Why Healthcare Needs Contract Management to Reduce Supply Chain Costs

Why Healthcare Needs Contract Management – Reduce Supply Chain Costs

In the face of ever-changing healthcare regulations, hospitals and other healthcare provider organizations face tightening budgets yet growing operating — particularly compliance-related — costs. Did you know that supply chain costs are the second largest expense for healthcare provider organizations (after labor)?

With these costs growing faster than other operating expenses, organizations are looking for innovative ways to cut or better manage their spending. And also, if your managed care contract negotiation is not good, then your efficient contract management system will not help your healthcare organization realize cost savings.

One method of trimming and better managing supply chain costs is by relying on a healthcare contract management system. According to a 2011 Pricewaterhouse Coopers study, organizations can realize savings that equal up to 2% of total annual costs by eradicating errors and noncompliance through automating their contract management systems.

It seems easier said than done, when most large health systems have hundreds or thousands of contracts with dozens of vendors, contractors, etc. These contracts each have their own pricing updates, addendums, contractual obligation deadlines and renewal dates, and it can be difficult for already-busy procurement teams to track these changes, much less have time to research discrepancies, competitive pricing and variances from the original contract prices.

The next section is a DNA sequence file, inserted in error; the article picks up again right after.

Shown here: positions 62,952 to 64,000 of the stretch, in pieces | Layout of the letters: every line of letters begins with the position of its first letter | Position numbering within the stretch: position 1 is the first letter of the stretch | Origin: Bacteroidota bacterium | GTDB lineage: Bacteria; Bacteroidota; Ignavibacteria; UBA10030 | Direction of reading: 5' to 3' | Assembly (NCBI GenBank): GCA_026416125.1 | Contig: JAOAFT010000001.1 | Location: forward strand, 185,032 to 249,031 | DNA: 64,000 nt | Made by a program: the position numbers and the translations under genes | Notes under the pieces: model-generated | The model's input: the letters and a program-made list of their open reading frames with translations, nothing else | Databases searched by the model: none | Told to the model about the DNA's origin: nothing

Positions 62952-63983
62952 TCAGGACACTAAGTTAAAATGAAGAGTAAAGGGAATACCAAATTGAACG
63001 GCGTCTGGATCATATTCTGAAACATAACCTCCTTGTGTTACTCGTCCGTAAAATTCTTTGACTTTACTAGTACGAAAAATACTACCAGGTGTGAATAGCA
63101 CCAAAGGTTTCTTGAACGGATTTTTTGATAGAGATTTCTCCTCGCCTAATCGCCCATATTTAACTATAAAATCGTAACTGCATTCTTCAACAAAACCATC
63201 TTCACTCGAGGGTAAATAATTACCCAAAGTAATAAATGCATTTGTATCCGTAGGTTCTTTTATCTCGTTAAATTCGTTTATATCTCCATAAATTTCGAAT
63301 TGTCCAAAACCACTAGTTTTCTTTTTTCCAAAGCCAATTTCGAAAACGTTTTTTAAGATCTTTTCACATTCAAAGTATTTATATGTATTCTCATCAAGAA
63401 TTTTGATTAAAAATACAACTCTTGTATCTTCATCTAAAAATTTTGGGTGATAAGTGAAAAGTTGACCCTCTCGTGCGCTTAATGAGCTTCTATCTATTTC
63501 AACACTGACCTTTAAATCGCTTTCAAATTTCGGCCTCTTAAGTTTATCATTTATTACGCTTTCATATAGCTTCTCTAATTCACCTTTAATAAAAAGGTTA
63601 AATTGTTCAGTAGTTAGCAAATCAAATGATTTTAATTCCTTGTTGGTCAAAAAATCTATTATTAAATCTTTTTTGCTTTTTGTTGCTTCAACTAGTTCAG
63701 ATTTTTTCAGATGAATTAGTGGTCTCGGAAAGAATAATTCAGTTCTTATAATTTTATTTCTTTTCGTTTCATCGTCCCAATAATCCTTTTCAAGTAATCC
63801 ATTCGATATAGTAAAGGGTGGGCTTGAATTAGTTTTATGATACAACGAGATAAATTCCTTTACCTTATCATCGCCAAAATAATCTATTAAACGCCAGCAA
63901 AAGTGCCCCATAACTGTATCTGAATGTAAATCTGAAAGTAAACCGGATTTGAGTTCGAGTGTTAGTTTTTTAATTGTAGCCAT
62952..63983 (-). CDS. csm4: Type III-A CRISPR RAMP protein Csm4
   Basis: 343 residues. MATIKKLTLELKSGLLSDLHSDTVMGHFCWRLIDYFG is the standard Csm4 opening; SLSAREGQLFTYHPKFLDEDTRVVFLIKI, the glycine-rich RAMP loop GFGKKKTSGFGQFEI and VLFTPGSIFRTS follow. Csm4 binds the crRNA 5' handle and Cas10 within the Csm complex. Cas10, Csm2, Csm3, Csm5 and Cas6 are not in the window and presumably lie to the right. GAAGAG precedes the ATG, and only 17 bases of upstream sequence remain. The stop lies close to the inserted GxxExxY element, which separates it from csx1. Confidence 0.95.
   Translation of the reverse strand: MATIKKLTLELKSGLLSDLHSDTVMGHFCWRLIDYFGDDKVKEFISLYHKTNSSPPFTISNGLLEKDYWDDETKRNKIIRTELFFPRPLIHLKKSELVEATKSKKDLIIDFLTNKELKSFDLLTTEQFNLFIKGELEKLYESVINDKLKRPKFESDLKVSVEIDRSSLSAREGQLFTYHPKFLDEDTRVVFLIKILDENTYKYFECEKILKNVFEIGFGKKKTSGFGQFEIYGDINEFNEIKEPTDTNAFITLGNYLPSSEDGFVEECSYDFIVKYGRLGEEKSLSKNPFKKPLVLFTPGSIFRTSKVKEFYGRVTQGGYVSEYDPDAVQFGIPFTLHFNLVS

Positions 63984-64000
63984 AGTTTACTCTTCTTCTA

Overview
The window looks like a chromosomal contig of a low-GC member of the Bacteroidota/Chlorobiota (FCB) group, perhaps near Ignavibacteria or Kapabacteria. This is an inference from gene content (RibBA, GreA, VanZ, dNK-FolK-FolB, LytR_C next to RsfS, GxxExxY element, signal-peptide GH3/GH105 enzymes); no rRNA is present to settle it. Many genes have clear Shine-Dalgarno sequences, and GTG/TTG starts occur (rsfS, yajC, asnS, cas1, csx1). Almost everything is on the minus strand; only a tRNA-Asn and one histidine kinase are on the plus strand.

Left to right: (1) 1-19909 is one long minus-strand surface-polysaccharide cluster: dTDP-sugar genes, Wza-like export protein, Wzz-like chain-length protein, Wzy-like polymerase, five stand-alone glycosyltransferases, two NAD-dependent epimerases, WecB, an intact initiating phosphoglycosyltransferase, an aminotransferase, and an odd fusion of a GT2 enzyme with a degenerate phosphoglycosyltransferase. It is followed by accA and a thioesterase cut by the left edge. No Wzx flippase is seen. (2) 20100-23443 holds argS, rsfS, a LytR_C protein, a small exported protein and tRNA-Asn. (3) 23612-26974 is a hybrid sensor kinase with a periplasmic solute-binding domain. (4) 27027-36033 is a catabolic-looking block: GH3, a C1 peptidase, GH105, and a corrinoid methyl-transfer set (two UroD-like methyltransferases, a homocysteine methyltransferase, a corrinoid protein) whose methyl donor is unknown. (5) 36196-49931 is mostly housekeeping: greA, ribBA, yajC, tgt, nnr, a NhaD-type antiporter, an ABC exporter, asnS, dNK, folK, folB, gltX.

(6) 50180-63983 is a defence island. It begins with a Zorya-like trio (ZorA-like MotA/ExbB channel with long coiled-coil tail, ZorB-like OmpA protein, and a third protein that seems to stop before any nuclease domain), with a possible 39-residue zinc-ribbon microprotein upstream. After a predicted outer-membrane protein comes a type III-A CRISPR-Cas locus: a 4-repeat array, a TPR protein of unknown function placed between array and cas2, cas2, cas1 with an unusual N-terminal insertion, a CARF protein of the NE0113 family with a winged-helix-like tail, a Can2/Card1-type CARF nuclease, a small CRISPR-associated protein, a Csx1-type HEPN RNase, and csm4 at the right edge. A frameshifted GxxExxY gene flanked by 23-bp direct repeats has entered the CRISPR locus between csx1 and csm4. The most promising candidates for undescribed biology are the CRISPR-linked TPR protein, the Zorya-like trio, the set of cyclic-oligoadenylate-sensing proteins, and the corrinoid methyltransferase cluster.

With an easy-to-use, full-featured system that will integrate and share information with other technology used by the organization, procurement teams and contract managers gain visibility into and better control of the full contract lifecycle:

Need: To assemble and maintain important contract data on every vendor, contractor and partner, while protecting private data.

  • Solution: Keep contracts and supporting documents in one central document repository, hosted on your on-premise SharePoint server.

  • Result: Easily find the contracts you need, which are organized by type, department and other categories. Because documents are kept on your on-premise SharePoint server, you maintain control of your documents, which are securely stored and can be kept in their existing formats (Microsoft Word, Excel, PowerPoint, etc.).

Need: To move away from paper-based processes, which lead to errors from manual data entry, difficulty managing files and slower compilation of reports.

  • Solution: By automating contract processes, you reduce the potential for mistakes from manual inputting of data. Version history, revisions, discussions and full audit trails are tracked and maintained. Ad hoc reports can be compiled with the click of a button.

  • Result: Cut costs by reducing paper and gaining greater visibility into contracts through reporting on key metadata. Reports also help improve audit preparation by ensuring both your healthcare organization and its vendors are complying with the contracts’ terms. Fulfilling terms on time and as agreed upon improves and solidifies business partnerships, and helps you determine how much you can negotiate on pricing and terms when it’s time to renew a contract.